The Audit Committee sought an opinion from Legislative Counsel on whether this Fraud Policy applied to MLAs or not. At the September 19, 2017, Audit Committee meeting, the members were informed that Legislative Counsel’s opinion was that the fraud policy did indeed apply to MLAs. The authority for that is at sub-section 11(2) of the House of Assembly Management Commission Act that indicates that “The administrative, financial, management and human-resource policies and procedures of the public service of the Province apply to the House of Assembly unless it is reasonably necessary for them to be changed or varied.” There hasn’t been any variation or change to that policy made by the House of Assembly Management Commission so the opinion is that it does apply.


            The Audit Committee agrees that the policy does apply. At their most recent meeting on November 28th, they recommended to the commission that the commission make the decision as to whether the MLAs should be required to complete that online module that I referred to at the beginning, that’s part and parcel, that goes hand in hand with the policy itself.





            The final thing I’ll mention on that is that as Deborah mentioned, in the Audit Plan for next year, the Auditor General has indicated that there will be a focus on assessing fraud risk and that the House of Assembly’s response to the provincial Fraud Policy will be looked at, and that could be one of their measurements that they will do as part of the audit.


            Where it sits now, Mr. Chairman, as I understand it, is the Audit Committee recommends that this group make the decision as to whether or not the MLAs should complete the online module. For the benefit of folks, I did it on Friday, I did the online module just to see what it was. There’s an audio part to it and it’s a webinar kind of module where the information is given about fraud, there’s a section of interactive activities where you’re asked certain questions, and at the end there is an exam or a test. There are 10 questions to be answered. (Interruption) Yes, and Neil keeps showing his diploma he received and I have one of those too. They are multiple choices.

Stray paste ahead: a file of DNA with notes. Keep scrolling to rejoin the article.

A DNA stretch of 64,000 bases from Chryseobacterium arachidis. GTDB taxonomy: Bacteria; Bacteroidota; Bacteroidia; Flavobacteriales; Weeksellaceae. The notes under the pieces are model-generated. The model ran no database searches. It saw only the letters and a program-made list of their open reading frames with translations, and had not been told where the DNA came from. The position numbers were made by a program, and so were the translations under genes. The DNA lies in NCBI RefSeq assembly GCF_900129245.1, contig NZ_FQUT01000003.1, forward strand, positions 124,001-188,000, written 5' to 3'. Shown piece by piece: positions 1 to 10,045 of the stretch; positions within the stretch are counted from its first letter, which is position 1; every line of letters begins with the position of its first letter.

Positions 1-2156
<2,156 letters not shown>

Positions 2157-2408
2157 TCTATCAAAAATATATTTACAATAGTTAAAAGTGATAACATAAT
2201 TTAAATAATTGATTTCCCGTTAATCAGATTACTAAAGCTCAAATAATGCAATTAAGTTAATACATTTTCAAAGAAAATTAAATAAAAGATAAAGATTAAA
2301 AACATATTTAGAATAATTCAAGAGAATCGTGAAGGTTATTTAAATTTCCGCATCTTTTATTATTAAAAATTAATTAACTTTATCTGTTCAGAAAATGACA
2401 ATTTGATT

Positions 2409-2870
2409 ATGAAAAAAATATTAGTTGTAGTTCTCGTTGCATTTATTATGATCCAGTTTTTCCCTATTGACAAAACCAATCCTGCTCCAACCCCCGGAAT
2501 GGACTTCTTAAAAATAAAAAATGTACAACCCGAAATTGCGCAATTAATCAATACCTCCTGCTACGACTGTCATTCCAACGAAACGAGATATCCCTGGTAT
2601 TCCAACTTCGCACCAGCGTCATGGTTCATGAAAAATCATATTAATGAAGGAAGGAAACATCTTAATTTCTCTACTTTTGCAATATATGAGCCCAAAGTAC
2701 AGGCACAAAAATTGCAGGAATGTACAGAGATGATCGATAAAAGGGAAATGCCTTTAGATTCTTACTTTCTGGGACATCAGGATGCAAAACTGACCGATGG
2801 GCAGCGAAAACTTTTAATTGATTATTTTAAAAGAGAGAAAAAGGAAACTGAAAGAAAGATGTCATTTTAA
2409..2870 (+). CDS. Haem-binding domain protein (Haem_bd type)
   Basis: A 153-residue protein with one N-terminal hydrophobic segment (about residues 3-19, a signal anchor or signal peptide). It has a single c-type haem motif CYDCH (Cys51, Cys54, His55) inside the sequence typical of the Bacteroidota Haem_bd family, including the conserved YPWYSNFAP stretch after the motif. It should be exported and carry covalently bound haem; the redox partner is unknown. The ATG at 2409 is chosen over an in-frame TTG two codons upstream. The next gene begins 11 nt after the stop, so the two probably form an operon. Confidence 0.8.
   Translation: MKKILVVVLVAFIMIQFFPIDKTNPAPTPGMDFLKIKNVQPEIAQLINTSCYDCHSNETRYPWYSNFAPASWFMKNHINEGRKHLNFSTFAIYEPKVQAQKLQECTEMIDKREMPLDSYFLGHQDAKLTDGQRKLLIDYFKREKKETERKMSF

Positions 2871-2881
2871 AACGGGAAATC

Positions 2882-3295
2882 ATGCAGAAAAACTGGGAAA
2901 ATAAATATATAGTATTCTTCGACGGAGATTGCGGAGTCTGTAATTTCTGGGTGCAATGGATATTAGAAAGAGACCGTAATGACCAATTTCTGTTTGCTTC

However, I wouldn’t want to leave the impression that it’s a slam dunk. You have to have paid attention to the module to answer the questions. Nonetheless, they say it takes about 45 to 60 minutes to complete and in effect, it took me a little over 60 minutes to do because I got a little interrupted while it was going on.


            Mr. Chairman, I think that’s the decision that the Audit Committee is asking the commission to make as to whether or not the decision be made whether or not the module should be completed by MLAs as part of this process.


            MR. CHAIRMAN: Are there any questions or comments on that? Mr. Gordon Wilson.


            MR. GORDON WILSON: I certainly don’t have any problems with the principals of it and I believe all of our staff over at the caucus office have taken it.


            What I am curious about is just this one example of fraud that simply says, “undeclared conflicts of interest.” Sometimes you don’t declare a conflict of interest because you don’t know it is. Does that mean that you’ve created fraud?


            MS. BOUCHER: Mr. Speaker, having done the module, the conflict of interest that’s referred to and that’s part of the module is not a conflict of interest as you would think from the commissioner that we have here who polices conflict of interest. I think it’s unfortunate they use conflict of interest, when it doesn’t mean the same thing in the fraud policy as what it means in terms of what the commissioner would be looking for in terms of conflict of interest for MLAs. You have to do the module to have an expansion of what’s there in the policy, and they have a section on that.




It’s not the same thing as what you would think that a conflict of interest is. Personally, I think it’s a poor choice of words that they use conflict of interest in it because it’s not as we envisage it. Would you agree?